On the 25th of May, after a somewhat laborious journey across a country intersected with rivers, they reached the Victoria Falls. These fine cataracts fully justified their native name, which signifies “sounding smoke.” Sheets of water a mile wide, crowned with a double rainbow, rushed from a height twice that of Niagara. Across the deep basalt chasm the enormous torrent produced a roar like peal after peal of thunder.
Below the cataract, where the river regained its calmness, the steamboat, which had arrived a fortnight previously by an inferior affluent of the Zambesi, awaited the astronomers, who soon took their places on board.
There were two to be left behind. Mokoum and the pioneer stood on the bank. In Mokoum the English were leaving, not only a devoted guide, but one whom they might call a friend. Sir John was especially sorry to part from him, and had offered to take him to Europe, and there entertain him as long as he pleased to remain. But Mokoum had previous engagements; in fact, he was to accompany Livingstone on the second voyage which the brave traveller was about to undertake up the Zambesi, and Mokoum was not a man to depart from his word. He was presented with a substantial recompense, and, what he prized still more, the kind assurances of regard of the Europeans, who acknowledged how much they owed to him. As the steamer left the shore to take the current in the middle of the river, Sir John's last gesture was to wave an adieu to his associate.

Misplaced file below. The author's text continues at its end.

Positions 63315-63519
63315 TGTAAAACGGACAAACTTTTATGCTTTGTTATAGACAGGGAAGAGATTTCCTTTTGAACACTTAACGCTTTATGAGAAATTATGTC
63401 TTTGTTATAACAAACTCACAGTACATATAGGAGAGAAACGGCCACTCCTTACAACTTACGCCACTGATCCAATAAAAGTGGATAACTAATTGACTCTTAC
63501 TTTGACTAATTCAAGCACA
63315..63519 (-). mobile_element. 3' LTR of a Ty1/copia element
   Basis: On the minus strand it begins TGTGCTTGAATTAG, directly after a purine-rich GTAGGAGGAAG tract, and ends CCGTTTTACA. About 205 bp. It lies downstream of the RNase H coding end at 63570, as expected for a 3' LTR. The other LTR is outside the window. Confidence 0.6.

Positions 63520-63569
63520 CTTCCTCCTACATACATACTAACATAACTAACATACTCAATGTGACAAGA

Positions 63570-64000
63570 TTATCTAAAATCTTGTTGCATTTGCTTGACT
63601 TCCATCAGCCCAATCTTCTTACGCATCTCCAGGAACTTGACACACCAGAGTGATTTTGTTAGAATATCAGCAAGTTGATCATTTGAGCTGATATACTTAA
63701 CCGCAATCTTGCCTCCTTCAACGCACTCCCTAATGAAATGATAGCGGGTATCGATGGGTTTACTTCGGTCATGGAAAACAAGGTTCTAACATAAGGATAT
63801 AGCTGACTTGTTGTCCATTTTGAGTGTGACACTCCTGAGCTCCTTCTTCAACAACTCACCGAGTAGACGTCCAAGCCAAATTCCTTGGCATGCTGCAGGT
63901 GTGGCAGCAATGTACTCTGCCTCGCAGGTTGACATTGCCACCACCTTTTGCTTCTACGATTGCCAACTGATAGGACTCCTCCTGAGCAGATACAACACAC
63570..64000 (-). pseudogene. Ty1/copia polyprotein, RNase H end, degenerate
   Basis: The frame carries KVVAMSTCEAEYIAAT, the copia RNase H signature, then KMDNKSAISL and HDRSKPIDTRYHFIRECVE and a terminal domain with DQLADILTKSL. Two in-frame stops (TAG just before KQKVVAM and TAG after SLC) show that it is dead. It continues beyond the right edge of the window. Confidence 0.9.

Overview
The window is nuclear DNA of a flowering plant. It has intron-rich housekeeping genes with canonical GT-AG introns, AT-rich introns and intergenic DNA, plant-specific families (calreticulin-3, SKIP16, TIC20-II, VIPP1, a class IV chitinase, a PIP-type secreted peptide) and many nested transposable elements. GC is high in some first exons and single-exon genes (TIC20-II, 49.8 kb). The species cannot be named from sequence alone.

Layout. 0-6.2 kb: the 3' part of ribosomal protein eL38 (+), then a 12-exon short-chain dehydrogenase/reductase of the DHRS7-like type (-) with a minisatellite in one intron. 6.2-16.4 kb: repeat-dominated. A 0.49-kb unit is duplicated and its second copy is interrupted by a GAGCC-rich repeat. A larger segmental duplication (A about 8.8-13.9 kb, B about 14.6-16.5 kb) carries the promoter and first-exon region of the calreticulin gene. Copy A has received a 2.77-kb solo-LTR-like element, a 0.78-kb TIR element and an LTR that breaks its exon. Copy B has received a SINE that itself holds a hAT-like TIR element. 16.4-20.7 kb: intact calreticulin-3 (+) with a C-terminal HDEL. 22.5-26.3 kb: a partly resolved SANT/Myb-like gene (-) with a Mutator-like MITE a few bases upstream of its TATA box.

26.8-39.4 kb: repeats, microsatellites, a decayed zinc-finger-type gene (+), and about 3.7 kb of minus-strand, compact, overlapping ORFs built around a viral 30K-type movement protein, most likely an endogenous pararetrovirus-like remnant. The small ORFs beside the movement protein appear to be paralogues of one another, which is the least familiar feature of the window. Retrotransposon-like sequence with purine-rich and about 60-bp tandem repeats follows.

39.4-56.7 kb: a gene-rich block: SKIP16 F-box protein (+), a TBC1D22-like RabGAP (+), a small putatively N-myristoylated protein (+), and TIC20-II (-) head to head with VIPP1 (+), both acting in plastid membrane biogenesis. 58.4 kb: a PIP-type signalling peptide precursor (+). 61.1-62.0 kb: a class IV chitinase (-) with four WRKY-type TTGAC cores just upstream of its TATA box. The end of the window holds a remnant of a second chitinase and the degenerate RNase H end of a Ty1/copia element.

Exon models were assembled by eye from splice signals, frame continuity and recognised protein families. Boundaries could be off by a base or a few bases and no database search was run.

The descent of the great river, whose banks were dotted with numerous villages, was soon accomplished. The natives, regarding with superstitious admiration the smoking vessel as it moved by mysterious mechanism, made no attempt to obstruct its progress.